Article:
Electricity And Food Prices Are Rising Due To Green Policies

Green Policies Scope 3 Emissions Sustainable Investing ESG investing Responsible Investment Funds Vivek Ramaswamy

In his podcast addressing the markets today, Louis Navellier offered the following commentary.

August has been a seasonally weak month for the stock market. However, this time around, much of the cash on the sidelines continues to pour into the stock market. Stocks with high yields, plus good earnings growth, like Alliance Resource Partners, L.P. (NASDAQ:ARLP), CONSOL Energy (NYSE:CEIX), and Dorian LPG Ltd. (NYSE:LPG), have been fairing especially well.

Naturally, the AI craze continues, which is continuing to boost Extreme Networks (NASDAQ:EXTR), Rambus (NASDAQ:RMBS), and Super Micro Computer (NASDAQ:SMCI). Semiconductor-related stocks like Aehr Test Systems (NASDAQ:AEHR), Allegro MicroSystems (NASDAQ:ALGM), and Shoals Technologies Group (NASDAQ:SHLS) continue to prosper.

Soft Landing Achieved

The Fed is now done raising key interest rates and successfully engineered a soft economic landing for the first time that I can remember. Consumer inflation is running at only a 3% annual pace, based on the Consumer Price Index (CPI) and Personal Consumption Expenditure (PCE) index.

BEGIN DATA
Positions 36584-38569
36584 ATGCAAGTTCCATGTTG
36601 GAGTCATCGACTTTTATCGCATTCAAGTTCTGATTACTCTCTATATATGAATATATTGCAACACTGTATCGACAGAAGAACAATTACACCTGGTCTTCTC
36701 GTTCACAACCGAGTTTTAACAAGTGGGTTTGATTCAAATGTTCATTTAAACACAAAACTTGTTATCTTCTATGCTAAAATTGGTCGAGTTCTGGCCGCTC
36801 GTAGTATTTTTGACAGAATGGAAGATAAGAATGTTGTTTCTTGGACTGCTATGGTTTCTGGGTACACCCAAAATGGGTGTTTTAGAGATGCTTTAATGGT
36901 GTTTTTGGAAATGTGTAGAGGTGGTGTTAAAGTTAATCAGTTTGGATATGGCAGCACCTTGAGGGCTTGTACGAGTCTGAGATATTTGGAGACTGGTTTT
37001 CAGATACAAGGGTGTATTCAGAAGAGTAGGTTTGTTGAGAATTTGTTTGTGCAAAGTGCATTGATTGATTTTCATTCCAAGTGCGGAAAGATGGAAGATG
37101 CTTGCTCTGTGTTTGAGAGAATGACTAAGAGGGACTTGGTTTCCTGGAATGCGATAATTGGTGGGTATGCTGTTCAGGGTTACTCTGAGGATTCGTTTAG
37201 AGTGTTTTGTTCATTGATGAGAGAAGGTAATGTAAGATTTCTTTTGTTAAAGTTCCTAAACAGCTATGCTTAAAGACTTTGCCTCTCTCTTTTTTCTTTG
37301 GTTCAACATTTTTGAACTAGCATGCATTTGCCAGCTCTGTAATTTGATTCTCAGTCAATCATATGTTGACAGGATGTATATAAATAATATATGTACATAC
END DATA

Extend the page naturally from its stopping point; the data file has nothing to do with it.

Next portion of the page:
Wholesale prices are now running at a 0.1% annual pace based on the Producer Price Index (PPI) since the price of finished goods has fallen 4.4% in the past year. I expect that as consumer inflation cools and gets near the Fed’s 2% target, the Fed will commence cutting key interest rates by its December FOMC meeting.

The other interesting development is that low market volatility is now apparently hindering algorithmic trading firms. Specifically, Virtu announced a 23% drop in net trading income in the second quarter, so its earnings declined 49.3% to $0.37 per share, down from $ 0.73 per share in the same quarter a year ago.

Citadel Securities, which is a private company, announced that trading revenues declined by 29% in the second quarter according to the Financial Times. Both Citadel and Virtu are active in options trading. Now that there are daily as well as weekly options, these new options are not apparently boosting the bottom line for Citadel and Virtu, despite very obvious algorithmic trading programs, especially on Fridays when weekly options are expiring.

Re-liquified Markets

Overall, the stock market is being “re-liquefied” as more stocks and sectors benefit from a gradually expanding economic recovery. Trading volume is notoriously light in August as both Europe and many Wall Street executives go on extended holidays. So I expect some market consolidation in the upcoming weeks.

However, many of our dividend and growth stocks have emerged as market leaders and are exhibiting relative strength. Furthermore, our big energy bet is paying off now that we are in the midst of peak seasonal demand for crude oil. So I remain very positive about our dividend and growth stocks.